Metropolitan Fire Brigade administration staff involved in one of 2013's more novel industrial actions - which included working with the caps lock on, parking in managers' car spots, and eating lunch in managers' offices - have won pay rises averaging 21 per cent over the next three years.

The pay deal was signed off by outgoing fire chief Nick Easy and came into effect on Christmas Day.

It will see office staff at the fire brigade paid the same as their Country Fire Authority counterparts for the first time.

Along with the pay rises and back pay from the time their last workplace agreement ran out, staff will also get a $1500 sign-on bonus.

The pay rises far exceed the Napthine government's decree that no public sector workers be granted an increase in excess of 2.5 per cent a year unless productivity measures are delivered.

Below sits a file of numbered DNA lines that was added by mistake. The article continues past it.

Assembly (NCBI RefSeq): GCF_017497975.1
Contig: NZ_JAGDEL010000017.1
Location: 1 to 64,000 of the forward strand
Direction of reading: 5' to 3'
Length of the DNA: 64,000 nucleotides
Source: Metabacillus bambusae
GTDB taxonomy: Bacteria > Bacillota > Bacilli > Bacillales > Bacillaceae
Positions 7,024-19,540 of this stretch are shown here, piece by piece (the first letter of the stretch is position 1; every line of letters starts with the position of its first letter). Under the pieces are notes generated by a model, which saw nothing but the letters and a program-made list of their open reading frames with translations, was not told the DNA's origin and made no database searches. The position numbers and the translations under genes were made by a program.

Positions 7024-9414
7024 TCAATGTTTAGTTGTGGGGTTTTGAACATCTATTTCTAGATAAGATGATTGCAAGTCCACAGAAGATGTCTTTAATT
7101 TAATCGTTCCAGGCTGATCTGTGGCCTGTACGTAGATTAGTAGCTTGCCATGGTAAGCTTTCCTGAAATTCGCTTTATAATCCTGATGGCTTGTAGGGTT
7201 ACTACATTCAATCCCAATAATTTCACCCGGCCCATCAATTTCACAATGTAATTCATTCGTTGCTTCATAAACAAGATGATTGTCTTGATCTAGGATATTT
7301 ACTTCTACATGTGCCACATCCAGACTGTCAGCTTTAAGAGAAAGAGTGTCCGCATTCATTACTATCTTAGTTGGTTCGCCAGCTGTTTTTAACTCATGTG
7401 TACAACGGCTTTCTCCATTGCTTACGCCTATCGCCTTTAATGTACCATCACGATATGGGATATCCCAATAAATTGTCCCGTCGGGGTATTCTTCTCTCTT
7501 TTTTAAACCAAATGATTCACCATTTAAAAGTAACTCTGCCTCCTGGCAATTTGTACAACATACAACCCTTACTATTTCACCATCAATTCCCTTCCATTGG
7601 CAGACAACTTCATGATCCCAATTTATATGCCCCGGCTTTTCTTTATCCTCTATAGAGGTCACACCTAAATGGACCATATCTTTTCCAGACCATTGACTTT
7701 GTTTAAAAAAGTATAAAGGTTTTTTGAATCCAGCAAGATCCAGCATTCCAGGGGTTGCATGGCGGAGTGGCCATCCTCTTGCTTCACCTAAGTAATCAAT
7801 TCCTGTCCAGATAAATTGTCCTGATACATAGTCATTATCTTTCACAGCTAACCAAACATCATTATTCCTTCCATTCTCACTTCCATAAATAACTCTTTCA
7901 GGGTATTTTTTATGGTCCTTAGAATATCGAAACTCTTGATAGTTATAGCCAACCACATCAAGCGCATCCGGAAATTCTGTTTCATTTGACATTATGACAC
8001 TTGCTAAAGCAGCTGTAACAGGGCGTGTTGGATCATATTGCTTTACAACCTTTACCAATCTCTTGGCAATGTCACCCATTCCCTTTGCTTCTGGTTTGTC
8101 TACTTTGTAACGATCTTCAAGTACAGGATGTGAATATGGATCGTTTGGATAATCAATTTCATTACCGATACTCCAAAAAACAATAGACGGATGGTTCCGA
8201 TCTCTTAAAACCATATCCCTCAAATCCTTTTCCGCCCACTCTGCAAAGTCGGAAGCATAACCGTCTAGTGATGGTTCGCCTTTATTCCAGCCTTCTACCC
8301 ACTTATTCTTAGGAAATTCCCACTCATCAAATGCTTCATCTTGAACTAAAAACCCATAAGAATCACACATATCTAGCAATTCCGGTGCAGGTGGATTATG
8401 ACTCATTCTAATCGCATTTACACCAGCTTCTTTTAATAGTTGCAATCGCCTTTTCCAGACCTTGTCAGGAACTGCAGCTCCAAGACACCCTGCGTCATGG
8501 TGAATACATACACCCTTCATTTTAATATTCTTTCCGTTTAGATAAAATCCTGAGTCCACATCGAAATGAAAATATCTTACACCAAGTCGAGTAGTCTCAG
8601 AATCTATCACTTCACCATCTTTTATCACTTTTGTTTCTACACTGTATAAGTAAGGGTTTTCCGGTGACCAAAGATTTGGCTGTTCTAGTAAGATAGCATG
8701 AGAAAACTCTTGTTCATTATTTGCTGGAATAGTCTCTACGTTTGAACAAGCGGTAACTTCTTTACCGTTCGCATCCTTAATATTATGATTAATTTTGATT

The United Firefighters Union hailed the deal as a victory. The union is simultaneously fighting with the fire brigade and the state government over a new enterprise agreement for Melbourne's 1900 firefighters. Union secretary Peter Marshall said the wages agreement had come with no productivity trade-offs for staff and had been signed after a long delay.

Acting Emergency Services Minister Robert Clark played down the large pay increases, saying they were ''a good win-win outcome''.

He said the pay rises were ''in line with government wages policy'' because they included productivity gains - mainly from the introduction of performance assessments that would recognise higher standards.

Mr Clark said the union's leadership had to explain to members whether opposing the deal and denying them ''a pay rise for eight months was due to incompetence or due to their putting their political interests ahead of their members' interests''.